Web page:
Many of the regular cast members and crew of these Westerns re-appeared in the 1951 picture Oh! Susanna. In this one Rod Cameron is the decent and savvy Westerner, Captain Calhoun, up against a stupid and arrogant senior officer, Colonel Unger (that’s Forrest). This plot was almost obligatory for cavalry Westerns; you couldn’t really make one without it. Just admire this fine portrait of Forrest from that film:
Paramount and Warners
But now it was over to Paramount, and back to supporting roles. In November ’51 the studio released Warpath, directed by Byron Haskin. It starred Edmond O’Brien and Dean Jagger, with Forrest billed third. I’m not saying that screenwriter Frank Gruber plagiarized the story from Ernest Haycox or anything but it is certainly true that both this picture and the following year’s Bugles in the Afternoon at Warners concern a former Army officer who in 1876 enlists in the 7th Cavalry for personal reasons, fights a bullying sergeant played by Forrest Tucker, is made a sergeant himself, saves the day for the cavalry with his heroics and ultimately gets the girl. Coincidence, huh. Forrest was great in both though.
The same year, ’52, it was back to Republic to team up once more with Joe Kane and Rod Cameron in the terrifically enjoyable Ride the Man Down. Brian Donlevy was actually the chief villain but Forrest was still darn good as bad guy and in the last reel he slugs it out in a The Nevadan type way, this time with Rod. Forrest would be back with Joe and Rod the following year.
First, however, he would be not miscast exactly but differently cast as upright, decent Lt Tom Blaine, second billed to Sterling Hayden’s Tex McCloud and being backed up by Edgar Buchanan’s crusty old Sergeant O’Rourke (maybe that’s where Forrest got the F Troop character name from) in Flaming Feather at Paramount. They are all trying to capture the famed bandit the Sidewinder, who turns out to be Victor Jory. And later the same year Forrest did RKO’s Jane Russell vehicle Montana Belle, directed by Allan Dwan, a Dalton gang farrago with Russell as Belle Starr and Scott Brady as the leading Dalton Bob (and my hero Ray Teal as Emmett).
The epic Western year of 1953 put Forrest in two Westerns, the rather good San Antone at Republic, directed by Joe Kane again, and the frankly pretty dreadful Pony Express at Paramount, (mis-)directed by Jerry Hopper. In San Antone, Forrest was the odious and cowardly CSA officer who is the arch-rival of Rod Cameron, and both woo the same gal (Arleen Whelan).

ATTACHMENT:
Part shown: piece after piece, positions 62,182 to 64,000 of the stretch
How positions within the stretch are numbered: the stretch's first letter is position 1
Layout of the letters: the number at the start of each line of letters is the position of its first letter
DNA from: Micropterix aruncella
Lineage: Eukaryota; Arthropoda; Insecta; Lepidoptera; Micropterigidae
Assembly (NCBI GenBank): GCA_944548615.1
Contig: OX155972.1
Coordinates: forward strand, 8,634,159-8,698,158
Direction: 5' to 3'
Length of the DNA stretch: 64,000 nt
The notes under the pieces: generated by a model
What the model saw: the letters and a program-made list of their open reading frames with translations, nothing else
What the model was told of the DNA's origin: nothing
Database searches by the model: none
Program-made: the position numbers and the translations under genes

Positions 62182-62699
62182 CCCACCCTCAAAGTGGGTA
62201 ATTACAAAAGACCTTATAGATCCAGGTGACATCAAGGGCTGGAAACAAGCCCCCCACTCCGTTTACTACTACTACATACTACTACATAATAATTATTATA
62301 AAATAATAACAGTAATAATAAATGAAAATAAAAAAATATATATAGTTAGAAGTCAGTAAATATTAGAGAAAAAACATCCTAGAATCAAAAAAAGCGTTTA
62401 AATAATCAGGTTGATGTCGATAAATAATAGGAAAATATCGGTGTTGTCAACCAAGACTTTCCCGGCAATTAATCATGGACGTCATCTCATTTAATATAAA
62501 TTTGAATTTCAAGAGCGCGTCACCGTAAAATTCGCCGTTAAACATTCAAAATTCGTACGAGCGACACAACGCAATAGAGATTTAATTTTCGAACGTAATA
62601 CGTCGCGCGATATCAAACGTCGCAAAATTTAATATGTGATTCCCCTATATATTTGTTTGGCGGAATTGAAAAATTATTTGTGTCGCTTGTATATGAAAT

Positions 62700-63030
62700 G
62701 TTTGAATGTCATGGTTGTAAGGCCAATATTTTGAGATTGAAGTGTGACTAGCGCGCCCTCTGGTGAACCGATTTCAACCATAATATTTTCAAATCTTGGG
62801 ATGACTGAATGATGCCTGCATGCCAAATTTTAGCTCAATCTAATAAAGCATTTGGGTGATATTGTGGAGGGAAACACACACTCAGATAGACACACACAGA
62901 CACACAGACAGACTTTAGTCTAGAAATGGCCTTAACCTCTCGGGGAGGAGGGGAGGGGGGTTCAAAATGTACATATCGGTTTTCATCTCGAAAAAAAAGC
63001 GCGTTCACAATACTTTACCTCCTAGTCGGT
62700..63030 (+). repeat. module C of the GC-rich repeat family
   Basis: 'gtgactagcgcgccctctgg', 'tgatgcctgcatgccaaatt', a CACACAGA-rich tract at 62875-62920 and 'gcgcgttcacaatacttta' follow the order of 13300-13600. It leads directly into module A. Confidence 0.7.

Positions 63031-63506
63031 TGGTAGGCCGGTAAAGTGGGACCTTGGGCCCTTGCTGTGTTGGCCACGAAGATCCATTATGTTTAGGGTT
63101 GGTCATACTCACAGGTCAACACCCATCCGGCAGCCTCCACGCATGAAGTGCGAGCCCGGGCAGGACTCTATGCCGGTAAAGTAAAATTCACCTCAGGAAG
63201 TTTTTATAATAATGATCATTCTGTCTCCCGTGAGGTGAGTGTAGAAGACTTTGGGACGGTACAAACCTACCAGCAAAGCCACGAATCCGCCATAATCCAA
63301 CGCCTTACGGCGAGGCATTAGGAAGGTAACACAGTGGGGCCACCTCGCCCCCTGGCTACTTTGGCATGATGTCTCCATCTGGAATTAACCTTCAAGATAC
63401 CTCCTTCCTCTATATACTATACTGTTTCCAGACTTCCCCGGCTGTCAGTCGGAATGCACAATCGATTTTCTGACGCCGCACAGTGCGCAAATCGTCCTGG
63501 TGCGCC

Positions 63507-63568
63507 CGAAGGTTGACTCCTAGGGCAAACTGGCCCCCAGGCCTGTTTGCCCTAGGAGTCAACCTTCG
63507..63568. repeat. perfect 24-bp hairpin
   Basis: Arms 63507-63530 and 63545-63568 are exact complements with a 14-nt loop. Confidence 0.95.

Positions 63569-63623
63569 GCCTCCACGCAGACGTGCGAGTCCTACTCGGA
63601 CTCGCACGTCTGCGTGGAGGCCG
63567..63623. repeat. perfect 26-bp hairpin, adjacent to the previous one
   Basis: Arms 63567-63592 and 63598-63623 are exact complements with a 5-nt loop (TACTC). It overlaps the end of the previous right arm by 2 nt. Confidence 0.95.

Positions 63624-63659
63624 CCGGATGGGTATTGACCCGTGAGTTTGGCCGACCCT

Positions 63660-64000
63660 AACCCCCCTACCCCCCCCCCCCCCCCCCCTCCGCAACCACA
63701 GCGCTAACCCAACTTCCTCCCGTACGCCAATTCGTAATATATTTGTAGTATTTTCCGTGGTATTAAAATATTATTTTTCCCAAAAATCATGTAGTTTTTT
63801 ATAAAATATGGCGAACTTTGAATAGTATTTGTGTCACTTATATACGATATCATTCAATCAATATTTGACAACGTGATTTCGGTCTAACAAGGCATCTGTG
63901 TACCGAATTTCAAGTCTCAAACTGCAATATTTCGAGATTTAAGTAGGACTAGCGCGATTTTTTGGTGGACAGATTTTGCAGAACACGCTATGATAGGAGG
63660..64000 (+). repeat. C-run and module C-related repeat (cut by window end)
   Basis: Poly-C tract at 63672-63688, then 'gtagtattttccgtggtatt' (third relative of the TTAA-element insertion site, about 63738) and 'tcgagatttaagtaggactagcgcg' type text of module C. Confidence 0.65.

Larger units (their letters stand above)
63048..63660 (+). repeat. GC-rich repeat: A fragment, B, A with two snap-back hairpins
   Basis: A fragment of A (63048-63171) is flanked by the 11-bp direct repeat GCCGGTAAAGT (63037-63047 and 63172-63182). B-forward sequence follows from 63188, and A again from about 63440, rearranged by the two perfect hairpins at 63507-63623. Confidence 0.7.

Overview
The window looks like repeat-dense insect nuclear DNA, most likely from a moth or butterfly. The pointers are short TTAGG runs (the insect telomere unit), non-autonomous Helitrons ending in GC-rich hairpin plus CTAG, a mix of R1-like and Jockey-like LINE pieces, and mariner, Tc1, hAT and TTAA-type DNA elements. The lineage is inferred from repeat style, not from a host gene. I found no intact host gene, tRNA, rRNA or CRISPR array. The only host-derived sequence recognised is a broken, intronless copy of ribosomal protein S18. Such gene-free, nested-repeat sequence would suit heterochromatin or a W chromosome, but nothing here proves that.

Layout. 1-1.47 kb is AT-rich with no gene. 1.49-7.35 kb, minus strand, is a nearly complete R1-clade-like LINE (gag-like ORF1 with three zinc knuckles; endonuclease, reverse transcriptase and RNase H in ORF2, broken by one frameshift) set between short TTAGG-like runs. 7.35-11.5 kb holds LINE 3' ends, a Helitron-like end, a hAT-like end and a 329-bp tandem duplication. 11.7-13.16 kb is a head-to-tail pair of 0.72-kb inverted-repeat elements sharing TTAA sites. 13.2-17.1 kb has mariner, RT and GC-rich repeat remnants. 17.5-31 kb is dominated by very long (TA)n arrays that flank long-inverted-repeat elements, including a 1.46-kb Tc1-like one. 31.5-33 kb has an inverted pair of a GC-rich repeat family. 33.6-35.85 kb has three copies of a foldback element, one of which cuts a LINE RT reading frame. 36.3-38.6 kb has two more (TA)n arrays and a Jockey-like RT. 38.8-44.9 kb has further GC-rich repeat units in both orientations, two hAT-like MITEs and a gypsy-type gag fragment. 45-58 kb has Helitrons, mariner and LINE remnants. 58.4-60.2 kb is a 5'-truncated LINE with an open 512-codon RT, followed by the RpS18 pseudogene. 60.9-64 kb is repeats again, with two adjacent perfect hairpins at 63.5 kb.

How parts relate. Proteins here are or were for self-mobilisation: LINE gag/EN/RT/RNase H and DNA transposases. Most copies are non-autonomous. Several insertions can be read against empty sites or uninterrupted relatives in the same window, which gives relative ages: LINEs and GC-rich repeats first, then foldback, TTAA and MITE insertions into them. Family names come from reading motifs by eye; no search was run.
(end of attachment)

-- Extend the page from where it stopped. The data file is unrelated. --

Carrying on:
In the second, quite a big-budget picture, Forrest landed the supposedly plum part of Wild Bill Hickok but unfortunately Wild Bill is a mere cipher in this tale of hero Buffalo Bill (Charlton Heston being all superior) as they (well, Heston, really) set up the Pony Express. Complete twaddle historically, of course, but that doesn’t stop us enjoying a Western if it’s good. Sadly, this one isn’t. Still, it was a reasonably big part for Forrest.
There was only one Western in 1954, another Vera Ralston vehicle helmed by Kane at Republic, Jubilee Trail. Forrest was the leading man in that one, though Vera got top billing (well, she was the studio boss’s wife).
In 1955 Forrest was back with Randy (they did four oaters together), in RKO’s Rage at Dawn, a Reno brothers story, as gang leader Frank Reno. Actually, he was born in Indiana, the Renos’ stamping ground, so that was appropriate. I think he looks like a bit like a young Gene Hackman in this one.
And the same year he was the bad guy again in Republic’s remake of the Zane Grey tale The Vanishing American, with Scott Brady and Audrey Totter.
The year after that he palled back up with Chuck Heston at Paramount in Three Violent People, though this wasn’t very good either. The bad guys are Commissioner Bruce Bennett, who is too bland to be the truly evil character the plot demanded, and his deputy commissioner (aka henchman) Forrest. Unfortunately, Forrest doesn’t have the lines to show his true worth, the James Edward Grant screenplay and Rudolph Maté direction being so stodgy. Still, it’s good to see him.
Also in ’56 he did Stagecoach to Fury and The Deerslayer at Fox. They weren’t great but were OK. In the first there’s a good final horseback duel with rifles between Forrest and Rodolfo Hoyos Jr.
In the colonial America yarn (vaguely based on Fenimore Cooper) The Deerslayer Forrest is the best thing about the picture, a real bad ‘un who is out for money, and doesn’t care how many Indians he has to kill to get it.
The Quiet Gun (1957) was one of those low-budget Regal Films pictures released by Fox, black & white but in CinemaScope. Like Stagecoach to Fury it was directed by William Claxton, more of a TV guy really. I really like it, though, and good acting, especially by Forrest, lifts it from ordinariness to the status of a rather dark psychological Western of some quality. Forrest is the decent sheriff of a small Western town. Tucker was a much better Western actor than many of his villain roles warranted and this was one of his best performances, minor movie or no. He manages to convey decency and courage while at the same time being conflicted and far from certain of himself. He reminds us of Gary Cooper, even, and indeed, there are similarities to High Noon in the plot as the lawman of a Western town (most is shot on sound stages) is obliged because of pusillanimous townsfolk to stand alone against the bad guys – though of course The Quiet Gun is far from High Noon in quality.